I read up on the fields in Ethereum blocks, but I was unable to find exactly how the POW hash is calculated. I would assume that it is an RLP encoded value of the previous block hash, ommer hashes, nonce, state trie root hash etc.

Can anyone show me the exact calculation in terms of ETHASH? You don't have to show how ETHASH works, just what the input to ETHASH is.

By PoW hash, I mean the block hash that must be lower than the target threshold (which is reciprocal to the target difficulty).

1 Answer 1


The main Hashimoto mining loop is defined in the following Python pseudo-code (found here):

def mine(full_size, dataset, header, difficulty):
    # zero-pad target to compare with hash on the same digit
    target = zpad(encode_int(2**256 // difficulty), 64)[::-1]
    from random import randint
    nonce = randint(0, 2**64)
    while hashimoto_full(full_size, dataset, header, nonce) > target:
        nonce = (nonce + 1) % 2**64
    return nonce

I would assume that it is an RLP-encoded value of the previous block hash, ommer hashes, nonce, state trie root hash etc.

The Hashimoto function requires the truncated RPL-encoded header of the current block being mined, which itself contains the parentHash (Hp in the Yellow Paper), together with the mining nonce. The truncated header doesn't contain the mixHash (Hm) or header nonce (Hn).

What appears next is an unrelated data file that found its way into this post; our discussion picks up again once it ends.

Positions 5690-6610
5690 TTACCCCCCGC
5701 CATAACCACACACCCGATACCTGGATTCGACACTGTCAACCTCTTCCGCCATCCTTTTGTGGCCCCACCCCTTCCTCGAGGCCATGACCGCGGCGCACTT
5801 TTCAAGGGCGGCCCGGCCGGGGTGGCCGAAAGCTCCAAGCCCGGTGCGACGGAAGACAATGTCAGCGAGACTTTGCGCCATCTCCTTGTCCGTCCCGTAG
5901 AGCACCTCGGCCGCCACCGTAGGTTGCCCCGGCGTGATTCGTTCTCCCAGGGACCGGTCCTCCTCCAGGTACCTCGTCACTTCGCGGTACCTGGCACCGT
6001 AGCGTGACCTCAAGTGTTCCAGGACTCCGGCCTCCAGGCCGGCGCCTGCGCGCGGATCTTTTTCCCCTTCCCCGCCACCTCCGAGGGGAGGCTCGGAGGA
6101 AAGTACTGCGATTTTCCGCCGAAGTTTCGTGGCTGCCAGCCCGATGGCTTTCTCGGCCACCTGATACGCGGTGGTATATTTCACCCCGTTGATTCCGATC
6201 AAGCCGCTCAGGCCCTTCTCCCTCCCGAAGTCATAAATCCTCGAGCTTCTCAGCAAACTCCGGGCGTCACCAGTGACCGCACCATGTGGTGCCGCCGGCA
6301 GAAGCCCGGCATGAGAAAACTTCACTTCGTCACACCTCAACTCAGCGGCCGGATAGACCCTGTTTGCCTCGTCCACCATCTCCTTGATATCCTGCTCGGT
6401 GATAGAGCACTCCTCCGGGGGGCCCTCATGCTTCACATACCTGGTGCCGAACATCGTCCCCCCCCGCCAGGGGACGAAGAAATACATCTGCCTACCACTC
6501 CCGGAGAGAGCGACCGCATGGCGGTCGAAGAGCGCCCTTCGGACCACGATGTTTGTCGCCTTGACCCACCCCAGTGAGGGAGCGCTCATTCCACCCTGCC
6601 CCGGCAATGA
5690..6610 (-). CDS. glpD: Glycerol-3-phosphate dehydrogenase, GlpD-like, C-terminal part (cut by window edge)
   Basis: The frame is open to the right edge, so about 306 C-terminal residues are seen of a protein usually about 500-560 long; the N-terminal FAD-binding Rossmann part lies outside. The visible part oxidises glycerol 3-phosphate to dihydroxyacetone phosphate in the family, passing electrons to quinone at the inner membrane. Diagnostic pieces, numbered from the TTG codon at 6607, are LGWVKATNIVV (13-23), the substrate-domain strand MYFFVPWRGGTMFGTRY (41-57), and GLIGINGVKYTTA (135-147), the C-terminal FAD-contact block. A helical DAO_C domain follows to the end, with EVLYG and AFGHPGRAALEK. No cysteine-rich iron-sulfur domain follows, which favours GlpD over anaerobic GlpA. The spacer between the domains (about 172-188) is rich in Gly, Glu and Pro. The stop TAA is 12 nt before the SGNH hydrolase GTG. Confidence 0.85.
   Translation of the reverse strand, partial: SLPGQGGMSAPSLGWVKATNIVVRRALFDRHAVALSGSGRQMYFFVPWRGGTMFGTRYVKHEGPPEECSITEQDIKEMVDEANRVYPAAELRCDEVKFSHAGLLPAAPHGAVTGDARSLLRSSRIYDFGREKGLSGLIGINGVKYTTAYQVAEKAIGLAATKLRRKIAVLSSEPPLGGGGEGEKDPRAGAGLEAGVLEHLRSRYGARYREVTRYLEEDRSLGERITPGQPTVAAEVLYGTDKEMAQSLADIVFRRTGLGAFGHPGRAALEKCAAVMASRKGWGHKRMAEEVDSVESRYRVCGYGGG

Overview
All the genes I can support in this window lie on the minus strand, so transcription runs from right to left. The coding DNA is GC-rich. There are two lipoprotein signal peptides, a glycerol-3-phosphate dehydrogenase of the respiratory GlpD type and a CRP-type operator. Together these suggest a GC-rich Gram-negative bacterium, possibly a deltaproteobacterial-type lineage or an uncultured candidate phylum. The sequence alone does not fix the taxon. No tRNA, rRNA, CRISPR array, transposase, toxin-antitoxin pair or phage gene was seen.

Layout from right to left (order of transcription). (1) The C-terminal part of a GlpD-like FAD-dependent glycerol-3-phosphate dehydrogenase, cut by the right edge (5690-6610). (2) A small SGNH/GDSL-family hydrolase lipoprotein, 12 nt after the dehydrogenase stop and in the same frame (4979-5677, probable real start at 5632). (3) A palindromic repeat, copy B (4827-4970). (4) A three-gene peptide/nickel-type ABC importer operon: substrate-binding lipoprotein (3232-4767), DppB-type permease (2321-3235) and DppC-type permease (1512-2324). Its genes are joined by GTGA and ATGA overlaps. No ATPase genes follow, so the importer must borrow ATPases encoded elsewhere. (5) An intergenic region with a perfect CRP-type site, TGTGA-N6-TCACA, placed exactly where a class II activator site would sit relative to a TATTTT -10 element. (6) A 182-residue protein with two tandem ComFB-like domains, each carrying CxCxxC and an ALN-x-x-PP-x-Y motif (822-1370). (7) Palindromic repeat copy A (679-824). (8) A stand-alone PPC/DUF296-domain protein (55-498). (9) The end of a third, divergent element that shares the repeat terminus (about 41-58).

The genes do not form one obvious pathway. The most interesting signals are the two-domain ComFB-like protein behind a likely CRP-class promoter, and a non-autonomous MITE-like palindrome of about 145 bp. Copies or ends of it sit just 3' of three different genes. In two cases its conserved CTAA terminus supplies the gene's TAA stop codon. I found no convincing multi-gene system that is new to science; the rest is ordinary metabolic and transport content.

Here's the code:

def hashimoto(header, nonce, full_size, dataset_lookup):
    n = full_size / HASH_BYTES
    mixhashes = MIX_BYTES / HASH_BYTES
    # combine header+nonce into a 64 byte seed
    s = sha3_512(header + nonce[::-1])
    # start the mix with replicated s
    mix = []
    for _ in range(MIX_BYTES / HASH_BYTES):
    # mix in random dataset nodes
    for i in range(ACCESSES):
        p = fnv(i ^ s[0], mix[i % w]) % (n // mixhashes) * mixhashes
        newdata = []
        for j in range(MIX_BYTES / HASH_BYTES):
            newdata.extend(dataset_lookup(p + j))
        mix = map(fnv, mix, newdata)
    # compress mix
    cmix = []
    for i in range(0, len(mix), 4):
        cmix.append(fnv(fnv(fnv(mix[i], mix[i+1]), mix[i+2]), mix[i+3]))
    return {
        "mix digest": serialize_hash(cmix),
        "result": serialize_hash(sha3_256(s+cmix))
  • So the truncated RLP-encoded header has all the block header fields except mixHash and nonce. I.e. header above is: KECCAK(RLP(parentHash || ommersHash || beneficiary || stateRoot || transactionsRoot || receiptsRoot || logsBloom || difficulty || number || gasLimit || gasUsed || timestamp || extraData)) Commented Apr 22, 2021 at 20:26
  • 1
    Yes, although the Yellow Paper doesn't list them out, and I can't pinpoint it in the code. See Appendix J in the Yellow Paper for the overall equation, with reference to equation 49 earlier in the paper for a definition of the truncated header. Commented Apr 22, 2021 at 21:00
  • Could you be a bit more explicit about the content of the truncated block header in the above answer? Then I would gladly accept it. Commented Apr 22, 2021 at 21:44

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